The man responsible for this impressive achievement is Maurice Hilleman who developed a measles vaccine which is estimated to have saved 118 million lives since the 1960s. Every country in the world uses measles vaccine and the disease is on track for global elimination. That is one hell of a legacy, but Hilliman didn’t finish there. He developed over 40 vaccines including those against influenza, mumps, hepatitis A and B, chickenpox, meningococcal, and Haemophilus influenza type B, How many more lives do these account for?
The infectious landscape in NZ is very different today than it was. Once upon a time, before air travel, if someone infectious got on a boat they had either died or recovered by the time they arrived here some 135 days later. New Zealand’s isolation made her a natural quarantine zone.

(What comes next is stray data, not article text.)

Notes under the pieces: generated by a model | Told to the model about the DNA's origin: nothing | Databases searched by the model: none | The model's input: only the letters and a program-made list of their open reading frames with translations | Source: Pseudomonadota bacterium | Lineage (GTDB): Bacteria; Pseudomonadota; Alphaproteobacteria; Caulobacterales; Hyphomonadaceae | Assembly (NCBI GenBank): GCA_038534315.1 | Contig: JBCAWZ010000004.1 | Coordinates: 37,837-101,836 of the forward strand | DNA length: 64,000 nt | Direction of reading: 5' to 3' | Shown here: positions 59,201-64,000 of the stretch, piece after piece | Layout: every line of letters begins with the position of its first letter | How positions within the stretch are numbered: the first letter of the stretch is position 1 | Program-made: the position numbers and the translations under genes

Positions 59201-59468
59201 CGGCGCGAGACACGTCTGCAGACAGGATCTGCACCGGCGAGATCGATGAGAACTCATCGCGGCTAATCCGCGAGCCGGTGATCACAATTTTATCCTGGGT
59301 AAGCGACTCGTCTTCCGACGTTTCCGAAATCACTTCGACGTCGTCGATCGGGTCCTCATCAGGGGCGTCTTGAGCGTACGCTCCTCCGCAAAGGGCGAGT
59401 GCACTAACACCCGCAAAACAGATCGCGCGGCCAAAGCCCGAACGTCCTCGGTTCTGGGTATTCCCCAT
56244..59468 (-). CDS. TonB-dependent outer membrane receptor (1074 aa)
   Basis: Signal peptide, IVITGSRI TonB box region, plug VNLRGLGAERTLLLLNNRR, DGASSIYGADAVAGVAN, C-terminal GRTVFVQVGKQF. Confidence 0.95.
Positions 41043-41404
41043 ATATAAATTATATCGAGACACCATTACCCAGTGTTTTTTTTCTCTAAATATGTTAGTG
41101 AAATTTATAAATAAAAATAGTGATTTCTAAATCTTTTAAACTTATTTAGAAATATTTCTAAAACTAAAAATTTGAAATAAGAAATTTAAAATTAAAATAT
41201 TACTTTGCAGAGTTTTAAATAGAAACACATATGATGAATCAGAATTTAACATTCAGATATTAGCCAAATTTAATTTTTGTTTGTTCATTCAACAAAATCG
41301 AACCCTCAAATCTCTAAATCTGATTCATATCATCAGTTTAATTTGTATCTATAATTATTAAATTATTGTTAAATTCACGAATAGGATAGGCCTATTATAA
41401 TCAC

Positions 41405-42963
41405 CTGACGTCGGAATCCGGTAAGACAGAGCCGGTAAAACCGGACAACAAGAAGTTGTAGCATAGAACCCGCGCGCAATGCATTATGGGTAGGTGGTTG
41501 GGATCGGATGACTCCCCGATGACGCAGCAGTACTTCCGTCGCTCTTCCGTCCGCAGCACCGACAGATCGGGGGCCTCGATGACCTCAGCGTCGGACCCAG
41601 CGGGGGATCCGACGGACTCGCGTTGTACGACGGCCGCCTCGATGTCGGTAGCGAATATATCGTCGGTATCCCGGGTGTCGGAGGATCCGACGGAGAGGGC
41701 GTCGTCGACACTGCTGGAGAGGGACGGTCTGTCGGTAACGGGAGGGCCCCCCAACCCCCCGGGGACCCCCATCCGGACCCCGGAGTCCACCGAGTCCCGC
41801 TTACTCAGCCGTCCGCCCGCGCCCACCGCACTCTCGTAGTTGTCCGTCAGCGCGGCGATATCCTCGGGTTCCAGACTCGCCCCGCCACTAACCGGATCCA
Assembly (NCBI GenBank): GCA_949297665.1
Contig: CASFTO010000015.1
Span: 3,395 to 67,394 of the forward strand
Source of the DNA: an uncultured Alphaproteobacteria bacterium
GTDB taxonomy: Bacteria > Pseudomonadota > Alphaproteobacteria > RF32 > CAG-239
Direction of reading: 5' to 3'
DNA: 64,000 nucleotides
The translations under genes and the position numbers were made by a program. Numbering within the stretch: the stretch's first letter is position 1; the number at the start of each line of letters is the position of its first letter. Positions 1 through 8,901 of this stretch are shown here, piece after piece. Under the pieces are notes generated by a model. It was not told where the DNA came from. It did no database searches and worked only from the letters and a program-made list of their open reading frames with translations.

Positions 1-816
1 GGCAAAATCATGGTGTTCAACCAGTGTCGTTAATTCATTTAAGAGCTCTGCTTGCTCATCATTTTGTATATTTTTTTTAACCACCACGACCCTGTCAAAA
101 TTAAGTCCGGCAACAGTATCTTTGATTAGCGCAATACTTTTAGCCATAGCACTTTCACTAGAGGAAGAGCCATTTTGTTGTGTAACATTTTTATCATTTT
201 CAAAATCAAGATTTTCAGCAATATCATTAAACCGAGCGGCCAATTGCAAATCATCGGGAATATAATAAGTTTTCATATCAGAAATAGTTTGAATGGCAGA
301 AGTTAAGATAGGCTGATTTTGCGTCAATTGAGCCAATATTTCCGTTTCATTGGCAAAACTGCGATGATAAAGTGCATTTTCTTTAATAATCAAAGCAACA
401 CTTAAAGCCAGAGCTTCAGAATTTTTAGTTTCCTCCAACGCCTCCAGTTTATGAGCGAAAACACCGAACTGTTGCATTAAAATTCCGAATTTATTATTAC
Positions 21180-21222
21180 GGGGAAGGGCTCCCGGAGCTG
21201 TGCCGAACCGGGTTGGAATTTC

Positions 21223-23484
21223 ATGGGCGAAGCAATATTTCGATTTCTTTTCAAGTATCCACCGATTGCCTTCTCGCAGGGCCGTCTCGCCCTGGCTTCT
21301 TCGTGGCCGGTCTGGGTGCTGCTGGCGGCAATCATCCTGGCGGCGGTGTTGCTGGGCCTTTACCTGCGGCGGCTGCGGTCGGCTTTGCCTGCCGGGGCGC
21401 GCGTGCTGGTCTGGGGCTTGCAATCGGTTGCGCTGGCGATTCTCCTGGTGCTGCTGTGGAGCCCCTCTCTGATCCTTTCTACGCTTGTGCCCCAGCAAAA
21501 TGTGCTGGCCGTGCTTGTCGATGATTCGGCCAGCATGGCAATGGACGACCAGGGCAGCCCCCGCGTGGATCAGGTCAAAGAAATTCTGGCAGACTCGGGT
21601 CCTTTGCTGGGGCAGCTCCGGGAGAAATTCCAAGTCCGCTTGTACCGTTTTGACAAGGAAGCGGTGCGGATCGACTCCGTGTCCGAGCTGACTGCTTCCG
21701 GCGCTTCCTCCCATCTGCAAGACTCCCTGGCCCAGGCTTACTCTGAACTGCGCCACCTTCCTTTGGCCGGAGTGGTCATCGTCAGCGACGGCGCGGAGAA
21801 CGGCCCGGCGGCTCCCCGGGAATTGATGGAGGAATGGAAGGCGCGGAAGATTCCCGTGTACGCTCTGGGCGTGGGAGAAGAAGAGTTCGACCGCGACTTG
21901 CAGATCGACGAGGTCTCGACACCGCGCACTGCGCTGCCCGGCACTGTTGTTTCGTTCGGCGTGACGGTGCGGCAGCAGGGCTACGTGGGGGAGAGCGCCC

But in the end this did not stop the importation of infectious diseases and as more people came so did their diseases. The first documented outbreak of a now vaccine preventable disease was an influenza outbreak in 1817-20. From then on epidemics occurred regularly, decimating family sizes and disproportionality affecting Māori to the point where the population had halved by the late 1800s.
If one examines the chronology of events major enough to affect the health and size and life expectancy of the New Zealand population since 1850, it is striking how many of these are either infectious epidemics (negative effect) or the introduction of a vaccine (positive effect). (Editor’s note: the Statistics New Zealand website may be down due to 14 November earthquake).